Bender Creates Sugar Labs—New Foundation to Adapt OLPC’s Laptop Interface for Other Machines

Walter Bender, the former president of software and content for the One Laptop Per Child Foundation, contacted Xconomy this morning to alert us to the creation of Sugar Labs, a non-profit foundation that will work on new versions of Sugar, the learning-oriented graphical interface Bender developed for the OLPC’s XO Laptop.

Coming on the heels of last night’s announcement of a formal deal between OLPC and Microsoft to make a version of the XO that runs Windows rather than its original Linux-Sugar software stack, Bender’s move gives concrete form to a split that has been developing in recent months among the leading engineers and educators behind the XO—something he spoke about in a detailed and revealing interview with us a few weeks ago.

OLPC founder Nicholas Negroponte has said that OLPC needs to become more systematic and pragmatic about the way it manufactures and distributes the XO—which, in practice, has meant working with established commercial software organizations such as Microsoft and even, as yesterday’s deal showed, replacing the XO’s own software with Microsoft’s. Bender, meanwhile, leads a contingent who believe that it is important that the learning software educators offer to children in developing countries be based on open-source principles.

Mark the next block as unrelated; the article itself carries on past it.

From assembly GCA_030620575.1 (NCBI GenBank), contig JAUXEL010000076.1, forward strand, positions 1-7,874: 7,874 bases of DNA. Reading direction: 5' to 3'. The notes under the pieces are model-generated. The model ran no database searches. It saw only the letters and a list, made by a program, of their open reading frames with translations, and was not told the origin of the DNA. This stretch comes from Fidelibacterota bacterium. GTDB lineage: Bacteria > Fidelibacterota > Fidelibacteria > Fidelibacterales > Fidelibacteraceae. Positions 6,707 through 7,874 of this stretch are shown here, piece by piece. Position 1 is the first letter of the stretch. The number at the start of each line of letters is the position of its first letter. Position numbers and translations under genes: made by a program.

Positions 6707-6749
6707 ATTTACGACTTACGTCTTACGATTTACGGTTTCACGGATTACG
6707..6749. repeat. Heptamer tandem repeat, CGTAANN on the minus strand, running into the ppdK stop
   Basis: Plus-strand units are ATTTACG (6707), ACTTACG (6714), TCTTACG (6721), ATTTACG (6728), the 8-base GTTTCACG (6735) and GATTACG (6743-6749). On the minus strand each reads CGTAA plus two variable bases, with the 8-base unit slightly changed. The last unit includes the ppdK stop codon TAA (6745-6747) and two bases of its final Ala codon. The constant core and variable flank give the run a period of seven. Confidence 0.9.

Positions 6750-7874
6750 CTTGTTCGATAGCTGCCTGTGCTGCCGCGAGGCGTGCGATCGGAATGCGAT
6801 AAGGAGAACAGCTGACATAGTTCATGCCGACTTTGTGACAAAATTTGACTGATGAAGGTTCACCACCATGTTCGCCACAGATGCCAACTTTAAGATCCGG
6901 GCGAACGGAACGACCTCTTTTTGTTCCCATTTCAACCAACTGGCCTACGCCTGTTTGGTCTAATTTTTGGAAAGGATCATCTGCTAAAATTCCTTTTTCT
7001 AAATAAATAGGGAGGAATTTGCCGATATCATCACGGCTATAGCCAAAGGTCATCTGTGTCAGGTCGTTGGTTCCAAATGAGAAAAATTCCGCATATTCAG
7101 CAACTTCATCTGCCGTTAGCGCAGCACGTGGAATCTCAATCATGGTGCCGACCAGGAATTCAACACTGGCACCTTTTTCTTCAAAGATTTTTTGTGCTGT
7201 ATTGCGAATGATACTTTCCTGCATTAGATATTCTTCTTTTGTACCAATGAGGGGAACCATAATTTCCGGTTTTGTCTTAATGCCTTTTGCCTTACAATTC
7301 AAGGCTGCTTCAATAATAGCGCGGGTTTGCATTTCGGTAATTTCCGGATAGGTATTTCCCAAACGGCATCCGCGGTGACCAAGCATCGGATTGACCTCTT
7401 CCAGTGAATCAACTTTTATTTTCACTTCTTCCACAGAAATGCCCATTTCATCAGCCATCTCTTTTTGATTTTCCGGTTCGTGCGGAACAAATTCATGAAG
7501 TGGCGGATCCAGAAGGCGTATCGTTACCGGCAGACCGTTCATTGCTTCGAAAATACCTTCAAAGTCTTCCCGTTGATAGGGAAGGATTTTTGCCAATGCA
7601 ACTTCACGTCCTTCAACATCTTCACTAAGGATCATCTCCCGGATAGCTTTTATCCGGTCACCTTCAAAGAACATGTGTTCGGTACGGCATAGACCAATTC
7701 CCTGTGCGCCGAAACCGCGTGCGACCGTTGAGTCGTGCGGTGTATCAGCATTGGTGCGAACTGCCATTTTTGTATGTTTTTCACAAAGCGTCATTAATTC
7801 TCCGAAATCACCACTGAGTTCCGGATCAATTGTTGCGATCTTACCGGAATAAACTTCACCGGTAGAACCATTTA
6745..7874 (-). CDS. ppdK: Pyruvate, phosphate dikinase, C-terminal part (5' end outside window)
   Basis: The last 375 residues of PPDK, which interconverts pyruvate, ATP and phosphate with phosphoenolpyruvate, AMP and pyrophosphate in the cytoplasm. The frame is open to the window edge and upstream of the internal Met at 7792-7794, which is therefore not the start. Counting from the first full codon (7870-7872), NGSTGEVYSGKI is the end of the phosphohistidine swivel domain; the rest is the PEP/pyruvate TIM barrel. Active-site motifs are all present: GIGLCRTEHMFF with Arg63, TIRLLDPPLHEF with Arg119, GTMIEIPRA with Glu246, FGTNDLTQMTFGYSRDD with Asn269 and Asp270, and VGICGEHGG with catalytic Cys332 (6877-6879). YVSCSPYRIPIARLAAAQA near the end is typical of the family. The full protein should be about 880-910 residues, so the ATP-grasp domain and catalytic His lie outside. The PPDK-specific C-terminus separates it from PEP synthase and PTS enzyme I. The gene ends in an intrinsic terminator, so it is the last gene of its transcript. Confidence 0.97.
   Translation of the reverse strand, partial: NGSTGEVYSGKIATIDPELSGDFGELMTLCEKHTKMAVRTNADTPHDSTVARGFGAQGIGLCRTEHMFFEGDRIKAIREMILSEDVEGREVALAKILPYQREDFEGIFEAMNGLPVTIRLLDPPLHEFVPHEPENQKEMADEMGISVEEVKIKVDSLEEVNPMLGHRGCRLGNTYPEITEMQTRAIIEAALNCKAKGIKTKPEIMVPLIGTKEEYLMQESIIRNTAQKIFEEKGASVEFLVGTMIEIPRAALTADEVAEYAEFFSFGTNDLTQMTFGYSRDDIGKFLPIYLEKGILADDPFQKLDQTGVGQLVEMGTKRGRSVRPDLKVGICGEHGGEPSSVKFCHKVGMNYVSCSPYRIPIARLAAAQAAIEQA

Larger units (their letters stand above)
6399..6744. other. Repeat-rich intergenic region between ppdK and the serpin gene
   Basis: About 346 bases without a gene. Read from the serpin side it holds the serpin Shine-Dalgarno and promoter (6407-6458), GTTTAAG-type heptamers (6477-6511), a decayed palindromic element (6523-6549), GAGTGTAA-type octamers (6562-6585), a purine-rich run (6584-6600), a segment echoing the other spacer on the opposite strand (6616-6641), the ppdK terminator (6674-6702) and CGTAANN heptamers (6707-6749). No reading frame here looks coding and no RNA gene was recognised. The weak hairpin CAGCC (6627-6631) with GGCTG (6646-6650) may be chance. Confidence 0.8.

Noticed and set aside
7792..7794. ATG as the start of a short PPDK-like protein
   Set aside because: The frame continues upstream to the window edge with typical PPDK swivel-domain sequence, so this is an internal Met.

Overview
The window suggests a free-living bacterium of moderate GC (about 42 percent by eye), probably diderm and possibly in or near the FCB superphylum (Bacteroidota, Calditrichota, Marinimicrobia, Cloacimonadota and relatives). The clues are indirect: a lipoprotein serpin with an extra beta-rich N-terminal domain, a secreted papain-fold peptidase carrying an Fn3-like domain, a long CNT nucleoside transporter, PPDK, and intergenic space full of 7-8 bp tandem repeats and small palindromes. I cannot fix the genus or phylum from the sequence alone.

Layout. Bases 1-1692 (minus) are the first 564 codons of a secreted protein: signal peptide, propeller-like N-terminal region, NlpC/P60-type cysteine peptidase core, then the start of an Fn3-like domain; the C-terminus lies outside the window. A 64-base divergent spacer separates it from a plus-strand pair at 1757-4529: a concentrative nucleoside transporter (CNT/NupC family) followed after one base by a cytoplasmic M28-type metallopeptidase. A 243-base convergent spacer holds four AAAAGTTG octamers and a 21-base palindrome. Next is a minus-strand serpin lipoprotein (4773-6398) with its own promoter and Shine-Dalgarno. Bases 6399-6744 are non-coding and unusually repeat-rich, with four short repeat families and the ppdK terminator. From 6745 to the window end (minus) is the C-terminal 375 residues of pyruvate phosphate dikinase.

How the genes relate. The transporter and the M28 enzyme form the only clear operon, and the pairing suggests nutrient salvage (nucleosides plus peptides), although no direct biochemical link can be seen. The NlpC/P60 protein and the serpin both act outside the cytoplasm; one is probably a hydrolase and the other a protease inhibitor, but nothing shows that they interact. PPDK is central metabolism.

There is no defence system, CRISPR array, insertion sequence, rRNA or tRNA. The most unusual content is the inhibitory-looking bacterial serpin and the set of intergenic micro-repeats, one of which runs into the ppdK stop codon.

Sugar Labs “will be a unifying catalyst for free and open-source learning systems across multiple distribution[s] and hardware platforms,” Bender wrote in an announcement on the new Sugar Labs wiki. “In order to provide a rich learning experience to as many of the world’s children as possible, it is critical to not just provide computers to children, but to ensure that the software that runs on the computers maximizes the potential for engaging in activities that promote learning: exploration, expression, and collaboration. By being independent of any specific hardware platform and by remaining dedicated to the principles of free and open-source software, Sugar Labs ensures that others can develop diverse interfaces and applications from which governments and schools can choose.”

The announcement says that Sugar Labs will work on adapting Sugar for low-cost platforms other than the XO, such as the ASUS Eee PC. Many of the developers who helped Bender create Sugar will participate in the new lab’s projects, including Marco Pesenti Gritti, Bert Freudenberg, Simon Schampijer, Bernardo Innocenti, Aaron Kaplan, Christoph Derndorfer, and Tomeu Vizoso, the announcement said.

Wade Roush is the producer and host of the podcast Soonish and a contributing editor at Xconomy. Follow @soonishpodcast

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